(Originally broadcast on Nov. 20, 2009, on The Frank Show, here.)
Well, the Presidential election is Sunday and I’ve thought long and hard about not talking about it. But I suppose I have as little insight and as little to add as everyone else who IS talking about it — so why not?
No, I’m not going to endorse anyone. That’s not my place. And, it’s not my desire. If I were you, I wouldn’t listen to anyone, anyway, about whom you should vote for. Do you really think they’ve thought about it any more than you?
But the fact that I’m a foreigner, an American, has attracted a swarm of Romanians to me recently – sort of like flies in a cow field — who DO want to talk politics. You won’t be surprised to know they are not happy with the way politics works here. And they say it in a way that suggests, because of the way politicians act when they campaign, and because of the way they DON’T act when they’re in office, these people want nothing to do with it. Nothing. They don’t want to listen. They don’t want to think about it. They don’t want to vote.
And I’ve had one message for them. Believe it or not, politics is not that different here or anywhere in my experience. You can look at other countries, from afar, and it’s easy to think, now why can’t Romania be more like that? A functioning government. Politicians on TV looking like statesmen. Rational discourse. A sense of purpose. Unity of country and ideals. But, believe me, that’s a perception that only works if you don’t LIVE in those other countries.
I’ve always loved politics. Probably because I was a kid in the 60s and old enough to worry about being drafted into the Vietnam War. In high school, I read about the Watergate scandal every day. I skipped school to work for George McGovern in 1972 and then I skipped school again in 1976. I worked on Capitol Hill for a US Senator and I’ve spent a lot — maybe too much — time with politicians and lobbyists. I love politics.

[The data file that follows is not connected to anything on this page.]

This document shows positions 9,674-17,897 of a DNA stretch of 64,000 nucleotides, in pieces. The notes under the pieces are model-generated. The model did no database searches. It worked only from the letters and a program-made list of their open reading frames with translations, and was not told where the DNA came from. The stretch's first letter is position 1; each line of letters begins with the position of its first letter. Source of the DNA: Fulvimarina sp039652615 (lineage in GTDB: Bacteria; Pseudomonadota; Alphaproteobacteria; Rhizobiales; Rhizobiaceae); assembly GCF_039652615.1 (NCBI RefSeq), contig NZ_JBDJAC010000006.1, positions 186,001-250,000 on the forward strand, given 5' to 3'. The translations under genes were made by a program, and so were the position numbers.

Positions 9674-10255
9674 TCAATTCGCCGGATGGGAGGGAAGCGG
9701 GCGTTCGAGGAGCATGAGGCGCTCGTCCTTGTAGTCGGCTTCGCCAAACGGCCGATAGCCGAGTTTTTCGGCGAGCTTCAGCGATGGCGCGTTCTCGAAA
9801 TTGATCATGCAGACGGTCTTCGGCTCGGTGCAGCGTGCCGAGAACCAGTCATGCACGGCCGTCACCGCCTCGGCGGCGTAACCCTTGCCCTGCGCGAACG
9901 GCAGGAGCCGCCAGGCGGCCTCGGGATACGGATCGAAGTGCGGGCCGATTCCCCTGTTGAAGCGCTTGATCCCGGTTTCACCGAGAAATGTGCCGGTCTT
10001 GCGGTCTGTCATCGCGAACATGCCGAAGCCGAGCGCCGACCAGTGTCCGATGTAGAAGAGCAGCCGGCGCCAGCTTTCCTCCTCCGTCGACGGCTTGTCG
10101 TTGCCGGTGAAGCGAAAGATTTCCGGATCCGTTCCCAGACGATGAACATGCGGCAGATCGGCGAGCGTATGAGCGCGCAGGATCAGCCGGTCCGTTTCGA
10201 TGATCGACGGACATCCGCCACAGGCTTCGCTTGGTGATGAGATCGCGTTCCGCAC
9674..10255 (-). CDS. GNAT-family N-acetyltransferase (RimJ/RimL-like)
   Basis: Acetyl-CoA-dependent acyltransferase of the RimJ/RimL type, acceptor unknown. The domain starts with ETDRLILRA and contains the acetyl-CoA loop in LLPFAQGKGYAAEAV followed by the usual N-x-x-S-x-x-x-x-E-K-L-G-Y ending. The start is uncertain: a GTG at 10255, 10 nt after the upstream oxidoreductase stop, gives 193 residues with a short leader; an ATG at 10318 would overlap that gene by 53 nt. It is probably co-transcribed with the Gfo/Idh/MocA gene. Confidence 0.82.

What I don’t love, though, is what happens to people after they’re in politics. I’ve seen it happen even to those who work around politics, write about politics, and talk about politics. The game becomes the point. The process is paramount. The profession is no longer a means to an end. No. For those who enter it, it quickly becomes an end in itself. It’s justified with the thinking that nothing good can be done unless I first win. But after the victory, the game resumes, not the results. Unfortunately, Socrates was right when he describes the difficulty of finding a leader. True lovers of wisdom and the Good don’t need, don’t want, the power associated with ruling. Too often, those who don’t deserve it, want it.
That’s true everywhere. You don’t need to read many history books on the US to discover that for 200 years, our political system, when viewed from inside, has been repeatedly shameful and in shambles. Name calling, rumors, lies, mud-slinging, assassinations, cartoons of candidates as monkeys, snakes, dogs. It can bring out some of the most base and disgusting of human behavior.
Here? Well, you haven’t had time, perhaps, to establish more coherent rules and traditions for how politics and governments work. Then again, maybe that won’t help. Look at the fist fights that break out inside parliament in India, Taiwan, Mexico, Italy. Maybe this country IS destined to be the Italy of the Black Sea, as someone recently suggested to me. Well, I love Italy.
But the one thing I haven’t said to all these who have come up to me. The one thing I’ve wanted to say to the ones who dismiss politics with a shake of their head and a disdainful look in their eyes. Stop complaining. Stop feeling separate and alienated from things here. Stop looking away and standing back and shrugging your shoulders and resigning yourselves to the government is if it were some kind of artificial edifice. That’s what politicians want to create to make themselves believe — and make others believe — that they are different, untouchable, separate and special. Stop complaining, I want to tell them, and do something about it. Too idealistic, you think? Well, I’ve met idealistic, intelligent and capable people here. Many of them. So I suggest, if you don’t like it, you’ve got five years to get ready.